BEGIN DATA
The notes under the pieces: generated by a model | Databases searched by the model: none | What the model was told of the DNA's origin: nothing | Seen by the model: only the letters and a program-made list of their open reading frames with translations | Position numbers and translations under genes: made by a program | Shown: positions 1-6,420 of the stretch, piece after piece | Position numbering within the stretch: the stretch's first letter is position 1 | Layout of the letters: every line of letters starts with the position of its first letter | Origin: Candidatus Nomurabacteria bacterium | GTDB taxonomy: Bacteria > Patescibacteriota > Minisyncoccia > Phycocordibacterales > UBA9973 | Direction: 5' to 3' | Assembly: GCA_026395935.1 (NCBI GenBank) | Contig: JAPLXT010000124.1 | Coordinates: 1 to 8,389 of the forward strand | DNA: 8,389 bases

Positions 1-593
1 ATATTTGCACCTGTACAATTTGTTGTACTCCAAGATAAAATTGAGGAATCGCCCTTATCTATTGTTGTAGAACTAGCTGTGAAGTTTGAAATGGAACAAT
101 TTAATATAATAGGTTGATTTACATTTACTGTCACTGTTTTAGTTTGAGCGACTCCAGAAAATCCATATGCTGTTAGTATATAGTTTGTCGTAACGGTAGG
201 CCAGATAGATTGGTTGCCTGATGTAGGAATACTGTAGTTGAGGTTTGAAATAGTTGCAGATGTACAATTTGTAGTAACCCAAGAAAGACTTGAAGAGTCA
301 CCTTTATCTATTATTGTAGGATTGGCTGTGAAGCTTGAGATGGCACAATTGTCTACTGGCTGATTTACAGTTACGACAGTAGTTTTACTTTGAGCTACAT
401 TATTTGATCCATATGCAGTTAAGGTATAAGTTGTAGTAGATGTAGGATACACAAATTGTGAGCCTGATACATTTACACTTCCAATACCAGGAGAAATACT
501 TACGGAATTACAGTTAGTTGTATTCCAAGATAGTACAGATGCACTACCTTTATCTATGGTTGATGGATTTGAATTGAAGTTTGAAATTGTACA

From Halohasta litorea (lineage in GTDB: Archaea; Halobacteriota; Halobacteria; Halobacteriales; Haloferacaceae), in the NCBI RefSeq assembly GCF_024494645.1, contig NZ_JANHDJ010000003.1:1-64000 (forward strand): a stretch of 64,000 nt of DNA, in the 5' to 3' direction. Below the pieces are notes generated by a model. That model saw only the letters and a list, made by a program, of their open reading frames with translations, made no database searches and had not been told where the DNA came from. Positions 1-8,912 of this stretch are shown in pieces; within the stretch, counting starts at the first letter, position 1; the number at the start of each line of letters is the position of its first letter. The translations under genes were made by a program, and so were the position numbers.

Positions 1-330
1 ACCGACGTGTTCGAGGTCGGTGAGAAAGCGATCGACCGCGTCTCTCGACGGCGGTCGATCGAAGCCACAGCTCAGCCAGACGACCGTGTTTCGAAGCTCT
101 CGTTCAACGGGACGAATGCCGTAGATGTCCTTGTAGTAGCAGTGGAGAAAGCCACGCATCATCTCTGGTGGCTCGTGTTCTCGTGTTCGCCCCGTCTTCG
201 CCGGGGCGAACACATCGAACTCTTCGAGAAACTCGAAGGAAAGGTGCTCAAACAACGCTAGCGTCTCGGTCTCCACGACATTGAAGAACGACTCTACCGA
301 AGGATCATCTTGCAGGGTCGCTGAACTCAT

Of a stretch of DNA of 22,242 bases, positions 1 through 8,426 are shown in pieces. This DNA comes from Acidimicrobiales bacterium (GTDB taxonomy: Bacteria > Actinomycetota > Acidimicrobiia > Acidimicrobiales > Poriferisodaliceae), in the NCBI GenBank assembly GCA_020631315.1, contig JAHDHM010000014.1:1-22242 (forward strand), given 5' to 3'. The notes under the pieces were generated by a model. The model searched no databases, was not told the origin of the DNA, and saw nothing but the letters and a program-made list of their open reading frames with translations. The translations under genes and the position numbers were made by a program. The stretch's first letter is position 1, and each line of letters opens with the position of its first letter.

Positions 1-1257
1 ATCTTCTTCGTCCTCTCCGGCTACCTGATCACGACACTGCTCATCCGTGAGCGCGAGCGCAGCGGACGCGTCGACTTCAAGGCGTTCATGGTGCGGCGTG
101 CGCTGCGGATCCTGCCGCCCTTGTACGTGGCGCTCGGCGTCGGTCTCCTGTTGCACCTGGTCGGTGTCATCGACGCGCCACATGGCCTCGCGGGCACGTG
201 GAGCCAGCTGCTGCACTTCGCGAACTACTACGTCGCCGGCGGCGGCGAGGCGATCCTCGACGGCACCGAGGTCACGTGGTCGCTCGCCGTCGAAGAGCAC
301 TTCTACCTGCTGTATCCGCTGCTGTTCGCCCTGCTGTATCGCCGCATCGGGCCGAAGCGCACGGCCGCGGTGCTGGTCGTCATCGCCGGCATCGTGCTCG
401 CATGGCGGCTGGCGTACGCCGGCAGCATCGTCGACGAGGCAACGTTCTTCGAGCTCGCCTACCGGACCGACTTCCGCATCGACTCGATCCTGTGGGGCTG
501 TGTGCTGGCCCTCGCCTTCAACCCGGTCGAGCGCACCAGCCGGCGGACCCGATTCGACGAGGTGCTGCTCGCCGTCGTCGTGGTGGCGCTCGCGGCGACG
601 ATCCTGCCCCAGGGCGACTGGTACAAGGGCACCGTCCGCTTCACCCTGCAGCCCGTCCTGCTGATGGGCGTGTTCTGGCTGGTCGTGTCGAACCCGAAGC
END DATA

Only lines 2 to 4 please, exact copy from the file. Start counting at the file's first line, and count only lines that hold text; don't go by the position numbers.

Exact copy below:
Positions 1-593
1 ATATTTGCACCTGTACAATTTGTTGTACTCCAAGATAAAATTGAGGAATCGCCCTTATCTATTGTTGTAGAACTAGCTGTGAAGTTTGAAATGGAACAAT
101 TTAATATAATAGGTTGATTTACATTTACTGTCACTGTTTTAGTTTGAGCGACTCCAGAAAATCCATATGCTGTTAGTATATAGTTTGTCGTAACGGTAGG